Disneyland Resort

At Least 7 Facts You Didn’t Know About The Real Sailing Ship Columbia

The Sailing Ship Columbia had been a Disneyland staple since it first opened in 1958. For this Memorial Day, I’ll look a little deeper into the history of the real ship this classic attraction is based on and give you some food for thought on your next voyage around the Rivers of America.

1. First American Ship Around The Globe, But Not First Ever


The Columbia was not the first ship to sail around the world. The honor for the first circumnavigation of the world goes to the expedition of Ferdinand Magellan in 1522. In fact, there were around 30 earlier voyages (that we know of).

However, as it says on the ride, the Columbia was the first American vessel to sail around the planet. But why did it go? The reason is simple and ultimately American- money.


To be fair, probably every voyage around the world, or just about anywhere else, is and has been for profit. Listening to the spiel at Disneyland makes it seem like the motives for the trip were more egalitarian.

The voyage began several years after the Revolutionary War, at a time when the new America was still recovering economically. The Columbia sailed to what we now call the Pacific Northwest, to open a fur trade with the far off country of China on behalf of New England investors.

2. Not First Around The World, But First Up A River


After completing its voyage around the Earth in 1790, the Columbia turned right around and went out to sea again. It just so happens that upon returning to the Pacific Northwest in 1792, the Columbia ‘discovered’ and named the Columbia River, which runs along the border of modern-day Oregon and Washington.

This would become a major fur-trading river on many charts, including English ones. Years later in 1818, when the border between the US and Canada was established at the 49th parallel, Queen Victoria chose the name ‘British Columbia’ for her territory along the West coast, previously labeled ‘North Columbia’ on maps.

3. Named After A Saint


The Sailing Ship Columbia is actually supposed to be a replica of the Columbia Rediviva. “Columbia” most likely refers to Saint Columba, an Irish priest widely credited for spreading Christianity in Scotland. “Rediviva” is latin for renewed, which was likely added to the name after an extensive refurbishment just before its globe-trotting voyage.

Note that there no ‘USS’ before the ship’s name because it was a private vessel and not property of the United States Navy.

4. Famous Namesake In It’s Own Right


The Space Shuttle Columbia was named after the Columbia Rediviva, as well as the Apollo 11 Command/Service module. It’s interesting how nautical terms and vessels translate directly to the exploration of space.


5. Anti-Pirate Paint Scheme


Ever wonder why the Columbia sports a bright yellow paint scheme?

Back in the 1700’s, ships could either be oiled down to finish them, which would eventually turn black, or be painted yellow. Yellow gave the impression of a newer, faster ship and therefore deterred pursuit from pirates on the open seas. Who knew?

6. “Connected” to the Boston Tea Party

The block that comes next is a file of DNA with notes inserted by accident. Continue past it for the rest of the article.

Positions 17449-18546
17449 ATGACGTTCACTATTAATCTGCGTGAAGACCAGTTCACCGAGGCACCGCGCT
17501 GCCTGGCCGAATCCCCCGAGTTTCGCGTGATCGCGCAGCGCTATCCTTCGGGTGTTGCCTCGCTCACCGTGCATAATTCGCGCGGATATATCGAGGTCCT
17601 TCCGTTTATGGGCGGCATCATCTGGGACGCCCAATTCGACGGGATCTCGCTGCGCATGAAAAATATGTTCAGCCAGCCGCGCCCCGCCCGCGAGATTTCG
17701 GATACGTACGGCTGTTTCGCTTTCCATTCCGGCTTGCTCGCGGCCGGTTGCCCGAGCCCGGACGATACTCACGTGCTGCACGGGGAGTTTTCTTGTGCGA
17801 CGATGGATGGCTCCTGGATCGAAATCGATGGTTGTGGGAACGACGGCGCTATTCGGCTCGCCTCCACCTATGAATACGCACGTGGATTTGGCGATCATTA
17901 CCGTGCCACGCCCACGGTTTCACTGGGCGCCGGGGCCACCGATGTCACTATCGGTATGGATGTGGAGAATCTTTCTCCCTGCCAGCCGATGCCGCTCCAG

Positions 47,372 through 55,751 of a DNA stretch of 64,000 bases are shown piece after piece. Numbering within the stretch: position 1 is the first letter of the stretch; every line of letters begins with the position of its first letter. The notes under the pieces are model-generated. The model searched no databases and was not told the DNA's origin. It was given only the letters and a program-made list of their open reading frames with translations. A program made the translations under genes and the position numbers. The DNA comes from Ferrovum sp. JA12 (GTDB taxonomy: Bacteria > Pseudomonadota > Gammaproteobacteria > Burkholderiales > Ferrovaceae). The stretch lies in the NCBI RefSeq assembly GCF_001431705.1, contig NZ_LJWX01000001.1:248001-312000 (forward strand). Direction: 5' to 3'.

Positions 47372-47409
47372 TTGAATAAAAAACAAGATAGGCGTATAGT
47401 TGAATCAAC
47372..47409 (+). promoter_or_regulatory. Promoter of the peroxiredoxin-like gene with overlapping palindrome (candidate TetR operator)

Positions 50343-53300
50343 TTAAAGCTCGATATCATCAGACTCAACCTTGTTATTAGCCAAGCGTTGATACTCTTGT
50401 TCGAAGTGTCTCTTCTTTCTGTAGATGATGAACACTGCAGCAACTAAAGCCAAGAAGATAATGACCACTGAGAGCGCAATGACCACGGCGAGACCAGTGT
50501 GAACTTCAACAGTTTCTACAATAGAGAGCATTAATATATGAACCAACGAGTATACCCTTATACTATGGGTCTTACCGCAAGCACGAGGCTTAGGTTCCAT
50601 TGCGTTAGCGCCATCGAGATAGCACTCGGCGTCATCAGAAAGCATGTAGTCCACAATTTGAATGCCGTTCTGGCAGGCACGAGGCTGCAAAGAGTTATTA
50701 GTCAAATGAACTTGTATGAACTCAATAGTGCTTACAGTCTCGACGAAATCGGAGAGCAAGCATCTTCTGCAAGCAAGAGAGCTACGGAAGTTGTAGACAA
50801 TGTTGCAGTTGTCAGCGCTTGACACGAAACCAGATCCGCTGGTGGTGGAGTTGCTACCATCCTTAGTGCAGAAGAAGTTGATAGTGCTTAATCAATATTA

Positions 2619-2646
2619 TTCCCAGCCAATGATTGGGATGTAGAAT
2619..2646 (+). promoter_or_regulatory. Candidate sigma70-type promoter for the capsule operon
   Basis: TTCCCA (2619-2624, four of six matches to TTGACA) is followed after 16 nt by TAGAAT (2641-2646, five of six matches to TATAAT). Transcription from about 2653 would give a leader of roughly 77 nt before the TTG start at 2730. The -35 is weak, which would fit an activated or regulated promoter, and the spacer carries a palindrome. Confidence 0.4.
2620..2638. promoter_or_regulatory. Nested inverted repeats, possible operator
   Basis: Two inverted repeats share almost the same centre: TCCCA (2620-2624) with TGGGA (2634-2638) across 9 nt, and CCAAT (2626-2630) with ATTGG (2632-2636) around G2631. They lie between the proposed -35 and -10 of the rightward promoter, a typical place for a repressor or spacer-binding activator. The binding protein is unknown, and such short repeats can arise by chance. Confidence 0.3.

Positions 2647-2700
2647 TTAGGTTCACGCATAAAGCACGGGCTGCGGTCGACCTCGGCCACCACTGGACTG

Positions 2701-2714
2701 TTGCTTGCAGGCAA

The keel for original Columbia was laid in the North River shipyards in Massachusetts and it just so happens that another ship, the Brig Beaver, was built nearby at nearly the same time.

This ship would go on to be one of the 3 ships involved in the Boston Tea Party in Boston Harbor on December 16th, 1773. This would lead to the “Intolerable Acts“, among them the Tea Act, which pushed America even further toward what we know as the Revolutionary War.

7. 1787 Saw The Birth Of America As We Know It Today


Above, we see what the American Flag looked like that the Columbia sailed around the world in 1787. Elsewhere in 87′:

  • The Constitutional Convention convened in Philadelphia to revise the first working charter of the United States, Articles of Confederation. After months of deliberation, they eventually ratified the Constitution we know and enjoy today.
  • Later that year, Delaware would ratify the Constitution and become the first state in the new Union.
  • American settlers were fighting against local Indian tribes for the territories surrounding the Great Lakes in what would become known as the “Northwest Indian War.”
  • John Fitch’s steam-powered ship completes testing, years before Robert Fulton’s Clermont.
  • The French Revolution began, though the ultra-violent period wouldn’t begin for several more years.
  • The ‘First Fleet’ left England with shiploads of convicts to found the first penal colony on Australia.


Coincidentally, the publishing date of this article happens to be on the birthday of astronaut Sally Ride! Like the sailors of the original Columbia, she too was a pioneer as the first American woman in space.

Happy birthday, Sally.


After researching this post, I know the next time I ride the Sailing Ship Columbia at Disneyland will mean even more to me. On one hand, I now have an idea of the many hardships her crew had to face.

On the other, I feel so lucky that Walt had her replica built for us all to enjoy today. I hope you enjoyed learning a bit about America’s past. See ya’ real soon!

By Alex Blasingame

I'm a professional pilot and entrepreneur. I love Disney, TaleSpin, Eeyore, maps, details, etc.

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